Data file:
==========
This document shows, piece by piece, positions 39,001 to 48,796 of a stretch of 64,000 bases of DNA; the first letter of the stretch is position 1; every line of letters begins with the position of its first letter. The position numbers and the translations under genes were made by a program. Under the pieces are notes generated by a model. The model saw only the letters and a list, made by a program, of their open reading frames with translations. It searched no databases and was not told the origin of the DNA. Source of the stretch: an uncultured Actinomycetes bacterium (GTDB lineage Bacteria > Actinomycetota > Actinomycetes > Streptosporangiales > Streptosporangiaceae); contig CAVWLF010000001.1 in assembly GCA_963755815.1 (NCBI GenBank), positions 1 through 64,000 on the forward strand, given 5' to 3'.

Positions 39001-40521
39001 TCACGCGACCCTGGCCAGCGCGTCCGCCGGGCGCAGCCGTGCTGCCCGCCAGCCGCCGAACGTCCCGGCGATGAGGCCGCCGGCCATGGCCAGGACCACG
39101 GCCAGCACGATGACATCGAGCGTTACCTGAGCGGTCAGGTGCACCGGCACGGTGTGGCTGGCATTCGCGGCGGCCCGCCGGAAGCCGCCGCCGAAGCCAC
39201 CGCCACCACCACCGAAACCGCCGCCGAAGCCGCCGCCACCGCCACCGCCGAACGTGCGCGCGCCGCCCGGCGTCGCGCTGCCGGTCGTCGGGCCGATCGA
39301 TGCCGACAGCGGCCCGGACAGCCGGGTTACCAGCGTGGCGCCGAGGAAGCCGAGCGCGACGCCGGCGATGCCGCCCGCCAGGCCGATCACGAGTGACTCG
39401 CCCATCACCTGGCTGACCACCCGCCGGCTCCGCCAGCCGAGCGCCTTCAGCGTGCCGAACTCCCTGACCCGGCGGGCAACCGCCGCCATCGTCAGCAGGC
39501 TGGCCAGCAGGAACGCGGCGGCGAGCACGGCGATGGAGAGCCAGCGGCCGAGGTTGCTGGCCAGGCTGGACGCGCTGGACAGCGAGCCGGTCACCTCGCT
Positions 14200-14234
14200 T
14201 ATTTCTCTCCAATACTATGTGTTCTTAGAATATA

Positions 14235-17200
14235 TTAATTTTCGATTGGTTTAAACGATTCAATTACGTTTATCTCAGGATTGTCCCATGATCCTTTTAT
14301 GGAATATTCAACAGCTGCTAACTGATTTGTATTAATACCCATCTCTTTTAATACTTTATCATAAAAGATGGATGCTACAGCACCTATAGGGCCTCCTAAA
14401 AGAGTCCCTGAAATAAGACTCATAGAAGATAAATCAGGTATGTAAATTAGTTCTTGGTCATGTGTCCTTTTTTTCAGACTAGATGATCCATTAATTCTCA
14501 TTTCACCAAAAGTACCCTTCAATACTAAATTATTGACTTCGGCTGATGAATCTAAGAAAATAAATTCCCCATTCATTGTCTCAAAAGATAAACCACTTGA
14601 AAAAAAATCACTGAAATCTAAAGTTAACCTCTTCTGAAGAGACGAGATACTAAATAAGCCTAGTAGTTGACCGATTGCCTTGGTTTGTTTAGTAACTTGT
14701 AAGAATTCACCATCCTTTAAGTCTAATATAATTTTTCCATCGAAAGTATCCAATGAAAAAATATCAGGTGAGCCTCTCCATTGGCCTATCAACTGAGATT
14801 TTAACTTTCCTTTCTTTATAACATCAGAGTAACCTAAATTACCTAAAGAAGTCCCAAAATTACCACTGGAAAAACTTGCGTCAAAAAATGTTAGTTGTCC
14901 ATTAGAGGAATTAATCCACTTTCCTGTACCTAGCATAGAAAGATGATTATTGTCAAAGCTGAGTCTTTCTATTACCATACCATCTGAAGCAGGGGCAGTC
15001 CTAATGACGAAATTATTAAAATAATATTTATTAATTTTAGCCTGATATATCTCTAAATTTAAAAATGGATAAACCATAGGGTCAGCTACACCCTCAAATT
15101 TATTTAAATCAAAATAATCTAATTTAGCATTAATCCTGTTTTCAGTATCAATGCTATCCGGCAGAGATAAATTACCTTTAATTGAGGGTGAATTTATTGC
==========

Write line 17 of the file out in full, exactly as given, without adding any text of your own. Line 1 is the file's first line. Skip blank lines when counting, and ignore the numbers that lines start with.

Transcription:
14601 AAAAAAATCACTGAAATCTAAAGTTAACCTCTTCTGAAGAGACGAGATACTAAATAAGCCTAGTAGTTGACCGATTGCCTTGGTTTGTTTAGTAACTTGT